Hundreds of car dealers marched on Washington this week, hoping to build public support for a bill to block General Motors and Chrysler from closing about 3,300 dealerships.
These were family businesses, they said, mom-and-pop stores employing hundreds of thousands of Americans. And they were being asked to shoulder more than their share of pain in the restructuring of the auto industry.
An honest political observer would acknowledge that the bill has almost no chance of becoming law. The House version of the bill has broad support -- in fact, it has more co-sponsors than it needs votes for passage, but Senate approval is iffy, and the White House has signaled strongly that it has a veto ready.
Yet the continuing debate over the closings reminds us that the U.S. auto industry's distribution model is as antiquated as almost everything else about it -- including its union-driven overstaffing, its hidebound management and its reliance for profits on sales of gargantuan SUVs.
Would-be industry reformers have long held that the domestic manufacturers have too many dealers, especially compared with their Japanese rivals. GM started the year with about 6,100 dealers nationwide. That's more than four times as many as Toyota, even though GM's 19.6% market share this year is only a tad ahead of Toyota's 16%.
Consequently, one key directive issued to GM and Chrysler by Obama's automobile task force was to cut dealerships.
The companies took to this task with all the vim of Great White Hunters closing in on a herd of wildebeest. (There doesn't seem to be much love lost between the companies and dealers, which may be part of the problem.)
Chrysler issued shutdown orders to nearly 800 of its roughly 3,200 dealers, giving them a deadline of about three weeks. GM was more solicitous of its 1,400 rejects, allowing them until October 2010 to wind down operations -- though it won't sell them any new cars or parts for anything but warranty work in the interim. In California, the two companies are terminating 97 dealers between them.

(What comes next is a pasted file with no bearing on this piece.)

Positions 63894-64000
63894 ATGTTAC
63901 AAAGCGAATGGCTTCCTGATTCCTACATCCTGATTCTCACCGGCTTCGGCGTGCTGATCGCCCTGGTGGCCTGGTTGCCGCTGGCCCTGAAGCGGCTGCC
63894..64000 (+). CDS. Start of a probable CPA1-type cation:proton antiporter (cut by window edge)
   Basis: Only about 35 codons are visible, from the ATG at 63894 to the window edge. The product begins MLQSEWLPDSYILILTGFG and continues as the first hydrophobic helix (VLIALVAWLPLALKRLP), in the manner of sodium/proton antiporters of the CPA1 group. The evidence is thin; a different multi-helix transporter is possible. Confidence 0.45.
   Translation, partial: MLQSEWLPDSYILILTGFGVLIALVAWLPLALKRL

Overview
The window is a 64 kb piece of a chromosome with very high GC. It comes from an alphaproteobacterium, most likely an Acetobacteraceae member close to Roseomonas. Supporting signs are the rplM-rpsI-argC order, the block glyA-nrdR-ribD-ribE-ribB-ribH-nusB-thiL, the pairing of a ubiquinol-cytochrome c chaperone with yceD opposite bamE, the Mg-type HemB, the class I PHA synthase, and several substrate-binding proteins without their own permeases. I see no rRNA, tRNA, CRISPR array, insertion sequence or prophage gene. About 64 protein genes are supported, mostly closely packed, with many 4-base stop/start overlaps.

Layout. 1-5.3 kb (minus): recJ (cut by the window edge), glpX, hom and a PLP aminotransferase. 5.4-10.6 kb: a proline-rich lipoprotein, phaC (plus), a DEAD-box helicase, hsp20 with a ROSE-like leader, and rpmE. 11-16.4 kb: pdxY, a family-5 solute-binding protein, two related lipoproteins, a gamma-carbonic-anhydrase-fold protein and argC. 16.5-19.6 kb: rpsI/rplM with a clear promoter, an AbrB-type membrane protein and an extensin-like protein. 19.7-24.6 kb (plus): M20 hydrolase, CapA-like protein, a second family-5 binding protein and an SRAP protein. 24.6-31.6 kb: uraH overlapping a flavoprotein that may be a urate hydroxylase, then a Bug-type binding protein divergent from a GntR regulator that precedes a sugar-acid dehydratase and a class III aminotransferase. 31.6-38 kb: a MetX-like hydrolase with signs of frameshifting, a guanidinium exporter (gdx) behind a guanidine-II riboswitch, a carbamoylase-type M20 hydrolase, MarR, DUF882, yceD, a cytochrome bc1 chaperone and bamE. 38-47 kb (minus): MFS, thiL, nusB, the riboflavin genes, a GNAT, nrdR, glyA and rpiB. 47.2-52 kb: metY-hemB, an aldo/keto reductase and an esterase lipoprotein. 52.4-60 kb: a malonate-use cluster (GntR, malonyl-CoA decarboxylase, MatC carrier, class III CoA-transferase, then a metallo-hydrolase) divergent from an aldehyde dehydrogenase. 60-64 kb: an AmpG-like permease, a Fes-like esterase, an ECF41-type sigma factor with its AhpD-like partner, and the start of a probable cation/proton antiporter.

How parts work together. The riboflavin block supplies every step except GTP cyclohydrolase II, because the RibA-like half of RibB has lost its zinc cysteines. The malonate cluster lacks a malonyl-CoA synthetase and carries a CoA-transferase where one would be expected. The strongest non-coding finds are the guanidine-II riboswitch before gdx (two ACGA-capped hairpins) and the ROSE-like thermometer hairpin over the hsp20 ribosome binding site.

Both manufacturers parrot the task force's position that overgrown dealer networks hurt their brand image and profitability -- which, oddly, amounts to the rather un-American argument that there's been too much competition in the marketplace.
Their claim is that too many dealers were financially weak and therefore inclined to slash prices to move inventory fast. That might be good for consumers, but it ultimately reduced the residual values of their cars and thus the value of the brands. Weak dealers couldn't hold up their end on promotion or customer service, another way they made the carmakers look bad.
It should go without saying that dealers dispute all these points. "There's no reason to close dealerships," says Bailey Wood, the Washington representative of the National Assn. of Automobile Dealers. "They're not a cost center for automakers -- they buy the cars before they ever leave the factory, pay for their transport, and pay for the advertising. Business 101 says that the more places you can sell things, the better."
On the other hand, a lousy dealer can certainly hurt a carmaker's name. Personal case in point: An indescribably rude and unobliging Westside dealer ensured that the first Chrysler vehicle I ever bought was the last one too. That was 14 years and four cars ago. (As it happens, this dealer has survived the Chrysler blood bath.)
Yet if one accepts the manufacturers' viewpoint, it's fair to ask why it took them so long to get tough. The answer has a lot to do with how the dealer system got dysfunctional in the first place.
As far back as the 1950s, independent dealers were complaining that the manufacturers tended to act like thugs. Car dealers weren't like grocery or department stores, which could buy goods from any number of manufacturers; they were each tied to one supplier.
The carmakers took advantage. They forced dealers to take inventory they didn't want, cut off franchisees who didn't toe the line, and weren't above bestowing new franchises on favored businessmen just up the street from dealers they didn't like.
The dealers had one advantage over the carmakers: They were local merchants. Almost every state legislator had one or more in his or her district. And car sales being good business -- despite all the whining -- they had money to spend.
That's still true. In California, it's not unusual for car dealers to make a total of nearly $750,000 in political contributions through the state New Car Dealers Assn. in a single election cycle. That's not counting the contributions dealers make as individuals.
The harvest of the dealers' local clout was a raft of state laws giving car dealers special rights versus the manufacturers. (The dealers define this as "leveling the playing field.")